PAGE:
Talks between May and DUP continue in effort to form government

Former DUP adviser says John Major’s fears for peace process are not justified

Leader of the DUP Arlene Foster and Deputy Leader Nigel Dodds stand on the steps of 10 Downing Street before talks with Britain’s Prime Minister Theresa May. Photograph: Phil Noble/Reuters

Leader of the DUP Arlene Foster and Deputy Leader Nigel Dodds stand on the steps of 10 Downing Street before talks with Britain’s Prime Minister Theresa May. Photograph: Phil Noble/Reuters

 

Talks are continuing between the DUP and British prime minister Theresa May in an effort to reach an agreement to support a new Conservative government at Westminster.

The talks come amid rising fears in Dublin about the influence the DUP will have on the British government’s approach to the North.

Officials and senior political sources confirm that there is growing apprehension about the DUP’s new-found power in relation to Stormont.

They pointed to comments by the former British prime minister John Major yesterday, who warned about the dangers for the peace process of a deal with the DUP.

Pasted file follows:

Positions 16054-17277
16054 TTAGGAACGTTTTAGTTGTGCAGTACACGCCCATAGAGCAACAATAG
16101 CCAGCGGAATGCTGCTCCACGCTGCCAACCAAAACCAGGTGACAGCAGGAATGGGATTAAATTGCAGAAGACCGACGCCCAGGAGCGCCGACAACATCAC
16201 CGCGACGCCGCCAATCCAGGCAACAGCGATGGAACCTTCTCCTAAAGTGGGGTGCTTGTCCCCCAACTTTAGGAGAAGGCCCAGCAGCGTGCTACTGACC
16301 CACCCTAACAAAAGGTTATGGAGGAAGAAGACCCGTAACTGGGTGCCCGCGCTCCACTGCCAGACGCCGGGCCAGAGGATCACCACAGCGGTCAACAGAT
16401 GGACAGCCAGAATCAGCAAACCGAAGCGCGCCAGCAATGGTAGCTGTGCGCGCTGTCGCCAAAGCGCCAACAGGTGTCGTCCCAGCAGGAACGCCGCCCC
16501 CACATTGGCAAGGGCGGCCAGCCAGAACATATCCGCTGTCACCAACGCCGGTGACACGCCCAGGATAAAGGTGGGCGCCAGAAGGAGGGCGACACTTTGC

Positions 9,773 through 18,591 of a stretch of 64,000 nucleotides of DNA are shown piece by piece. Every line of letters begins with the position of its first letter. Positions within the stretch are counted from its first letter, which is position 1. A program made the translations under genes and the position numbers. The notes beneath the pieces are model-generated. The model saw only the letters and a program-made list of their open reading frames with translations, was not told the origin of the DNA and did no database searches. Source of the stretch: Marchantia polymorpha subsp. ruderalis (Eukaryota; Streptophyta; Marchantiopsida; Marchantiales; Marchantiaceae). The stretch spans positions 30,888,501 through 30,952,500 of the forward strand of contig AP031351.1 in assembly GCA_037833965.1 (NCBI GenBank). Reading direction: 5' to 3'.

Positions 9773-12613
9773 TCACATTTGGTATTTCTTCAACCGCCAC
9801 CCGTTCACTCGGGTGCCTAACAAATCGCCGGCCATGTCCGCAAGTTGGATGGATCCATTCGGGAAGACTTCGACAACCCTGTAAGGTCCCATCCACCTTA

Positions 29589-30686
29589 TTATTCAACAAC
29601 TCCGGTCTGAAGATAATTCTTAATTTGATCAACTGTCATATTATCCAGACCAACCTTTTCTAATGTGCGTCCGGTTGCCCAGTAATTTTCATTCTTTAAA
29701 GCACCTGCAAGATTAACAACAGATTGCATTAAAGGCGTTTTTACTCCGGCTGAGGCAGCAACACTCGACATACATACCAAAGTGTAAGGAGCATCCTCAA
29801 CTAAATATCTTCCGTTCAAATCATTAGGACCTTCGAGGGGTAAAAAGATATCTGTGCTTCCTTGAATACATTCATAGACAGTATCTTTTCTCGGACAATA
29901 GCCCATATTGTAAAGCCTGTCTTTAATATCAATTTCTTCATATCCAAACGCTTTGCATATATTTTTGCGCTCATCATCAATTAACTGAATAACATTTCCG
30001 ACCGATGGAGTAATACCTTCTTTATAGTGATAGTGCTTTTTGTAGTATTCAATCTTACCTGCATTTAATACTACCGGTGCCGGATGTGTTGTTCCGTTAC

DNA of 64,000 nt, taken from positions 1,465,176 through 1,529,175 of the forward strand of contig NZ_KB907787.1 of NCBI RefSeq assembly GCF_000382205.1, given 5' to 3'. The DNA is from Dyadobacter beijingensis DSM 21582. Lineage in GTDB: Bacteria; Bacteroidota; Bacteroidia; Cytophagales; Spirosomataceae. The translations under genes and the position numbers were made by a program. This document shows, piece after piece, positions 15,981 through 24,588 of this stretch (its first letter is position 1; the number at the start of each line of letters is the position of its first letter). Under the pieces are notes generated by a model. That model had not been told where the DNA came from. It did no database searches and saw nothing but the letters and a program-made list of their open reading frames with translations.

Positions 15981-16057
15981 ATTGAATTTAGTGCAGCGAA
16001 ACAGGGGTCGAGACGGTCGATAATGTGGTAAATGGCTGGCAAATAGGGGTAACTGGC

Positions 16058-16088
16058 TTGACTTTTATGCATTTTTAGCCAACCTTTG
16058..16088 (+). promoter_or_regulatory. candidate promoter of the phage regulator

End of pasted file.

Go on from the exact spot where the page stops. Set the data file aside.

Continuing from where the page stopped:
A former DUP adviser, Richard Bullick, said Mr Major’s fears for the peace process were “over wrought” and were not justified.

Mr Bullick, who was a senior adviser to Peter Robinson when he was DUP leader, said he did not think that an agreement will be reached today.

“The DUP is in no rush, they will use time to their advantage.”

When asked if the DUP will be able to influence the Brexit negotiations, Mr Bullick said: “the reality is we all live on an island and everyone has a responsibility to make sure the outcome is as best as possible.”

He added that talk of a hard or soft Brexit was difficult as people wanted the best of both worlds.